A public hearing to provide interested parties the opportunity to present data, views, or arguments concerning the proposed rule typically consists of morning, afternoon and evening sessions. In a virtual environment, these hearing sessions will be held on different days. To allow more time for speakers, the agencies prerecorded a video introduction and overview of the rule.


    Speaker list:

    Hearing Session 1: 5:00 PM – 6:25 PM ET
    1. Kristine Oblock, Environment America
    2. Jen Pelz, Rio Grande Waterkeeper/WildEarth Guardians
    3. David Brooks, Montana Trout Unlimited
    4. Ryan Yates, American Farm Bureau Federation
    5. Chris Edgington, National Corn Growers Association
    6. David Simpson, Nevada Division of Environmental Protection
    7. Lauren Williams, New York Farm Bureau
    8. Anne Coan, NC Farm Bureau Federation
    9. Carl Harris, Carl Harris Co., Inc.
    10. Gregory Ugalde, National Association of Home Builders
    11. Tim Kellogg, WDH Real Estate
    12. Kaitlynn Glover, Public Lands Council/ National Cattlemen’s Beef Association
    13. Brandon Reeves, Virginia Cattlemen’s Association
    14. Sparky Wellman, independent cattle producer; Iowa Cattlemen’s Association Member
    15. Jim Magagna, Wyoming Stock Growers Association
    16. Lucy Evert
    17. Kelly Moser, Southern Environmental Law Center
    18. Garrett Hawkins, Missouri Farm Bureau
    19. Lowry Crook, Best Best & Krieger LLP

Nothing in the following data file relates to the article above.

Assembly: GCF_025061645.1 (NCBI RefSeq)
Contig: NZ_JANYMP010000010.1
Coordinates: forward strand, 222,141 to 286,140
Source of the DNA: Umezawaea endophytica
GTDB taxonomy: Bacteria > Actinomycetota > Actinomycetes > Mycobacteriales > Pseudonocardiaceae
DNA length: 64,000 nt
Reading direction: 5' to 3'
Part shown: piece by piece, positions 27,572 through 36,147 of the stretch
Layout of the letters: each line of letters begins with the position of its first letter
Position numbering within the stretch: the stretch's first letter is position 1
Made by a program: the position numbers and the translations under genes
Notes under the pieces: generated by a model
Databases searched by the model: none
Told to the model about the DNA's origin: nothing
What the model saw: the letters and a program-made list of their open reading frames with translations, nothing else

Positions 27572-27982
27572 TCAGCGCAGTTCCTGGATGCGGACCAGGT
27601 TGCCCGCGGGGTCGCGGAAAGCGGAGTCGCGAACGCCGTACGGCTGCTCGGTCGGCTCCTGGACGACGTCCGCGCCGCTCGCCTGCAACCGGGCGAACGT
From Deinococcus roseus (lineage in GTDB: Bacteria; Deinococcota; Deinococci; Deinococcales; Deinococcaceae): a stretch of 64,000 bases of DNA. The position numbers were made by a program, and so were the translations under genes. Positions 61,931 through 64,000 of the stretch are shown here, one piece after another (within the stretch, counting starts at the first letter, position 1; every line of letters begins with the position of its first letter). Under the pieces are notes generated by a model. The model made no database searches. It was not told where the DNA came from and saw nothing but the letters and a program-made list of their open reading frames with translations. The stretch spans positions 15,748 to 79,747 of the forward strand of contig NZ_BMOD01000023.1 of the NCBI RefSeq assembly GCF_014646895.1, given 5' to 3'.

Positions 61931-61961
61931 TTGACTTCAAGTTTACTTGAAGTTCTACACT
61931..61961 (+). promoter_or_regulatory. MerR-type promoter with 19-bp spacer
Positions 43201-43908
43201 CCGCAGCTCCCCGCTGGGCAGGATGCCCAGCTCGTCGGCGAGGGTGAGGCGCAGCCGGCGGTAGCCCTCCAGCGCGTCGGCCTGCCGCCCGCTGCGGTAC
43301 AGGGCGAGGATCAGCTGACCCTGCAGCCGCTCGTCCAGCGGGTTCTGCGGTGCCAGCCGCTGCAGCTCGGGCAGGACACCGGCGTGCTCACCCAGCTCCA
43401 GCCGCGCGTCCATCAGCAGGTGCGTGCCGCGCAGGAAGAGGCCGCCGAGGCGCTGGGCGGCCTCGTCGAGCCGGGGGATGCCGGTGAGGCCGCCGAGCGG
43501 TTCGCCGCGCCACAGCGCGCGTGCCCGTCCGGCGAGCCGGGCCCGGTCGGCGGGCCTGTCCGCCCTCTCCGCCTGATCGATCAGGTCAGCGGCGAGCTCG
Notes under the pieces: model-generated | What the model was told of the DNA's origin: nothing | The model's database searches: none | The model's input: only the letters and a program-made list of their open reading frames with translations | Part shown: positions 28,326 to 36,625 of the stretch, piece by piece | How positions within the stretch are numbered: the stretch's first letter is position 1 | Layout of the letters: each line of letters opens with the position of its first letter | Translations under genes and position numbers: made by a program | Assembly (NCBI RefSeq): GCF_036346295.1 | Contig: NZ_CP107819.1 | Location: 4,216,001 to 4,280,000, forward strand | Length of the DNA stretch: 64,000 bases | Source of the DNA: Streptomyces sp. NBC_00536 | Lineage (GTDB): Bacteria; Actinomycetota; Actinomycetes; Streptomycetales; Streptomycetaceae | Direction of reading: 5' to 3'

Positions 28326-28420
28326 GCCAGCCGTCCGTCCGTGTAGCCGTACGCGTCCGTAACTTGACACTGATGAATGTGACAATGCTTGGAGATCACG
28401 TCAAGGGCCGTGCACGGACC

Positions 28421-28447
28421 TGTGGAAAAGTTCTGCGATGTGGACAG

20. Alex Ortiz, Sierra Club
    21. Nelson Brooke, Black Warrior Riverkeeper
    Hearing Session 2: 6:35 PM – 8 pm ET
    1. Victoria Okula, Arizona Farm Bureau
    2. Thomas Allen, Cook Allen Engineers and Surveyors
    3. Mervin Wright, Pyramid Lake Paiute Tribe
    4. Alexander Funk, Theodore Roosevelt Conservation Partnership
    5. Michelle Diffenderfer, Lewis Longman & Walker
    6. Charlie Besher , Besher Farms
    7. Kim Bednarek, Okefenokee
    8. Aaron Mintzes, Earthworks
    9. Lisa Gover
    10. Alan Hunt, Musconetcong Watershed Association
    11. Vicki Watson, University of Montana

    Nominations of David Uhlmann to be EPA Assistant Administrator of Enforcement, Martha Williams to be U.S. Fish and Wildlife Director; Chris Frey to be EPA Assistant Administrator for R&D

    Posted by Brad Johnson Wed, 12 Jan 2022 19:45:00 GMT

    Business Meeting agenda:
    • Eighteen GSA Resolutions
    • David Uhlmann to be Assistant Administrator of Enforcement and Compliance Assurance, of the Environmental Protection Agency
    • Martha Williams to be Director of the United States Fish and Wildlife Service, of the Department of the Interior
    • Henry Christopher Frey to be Assistant Administrator for Research and Development of the Environmental Protection Agency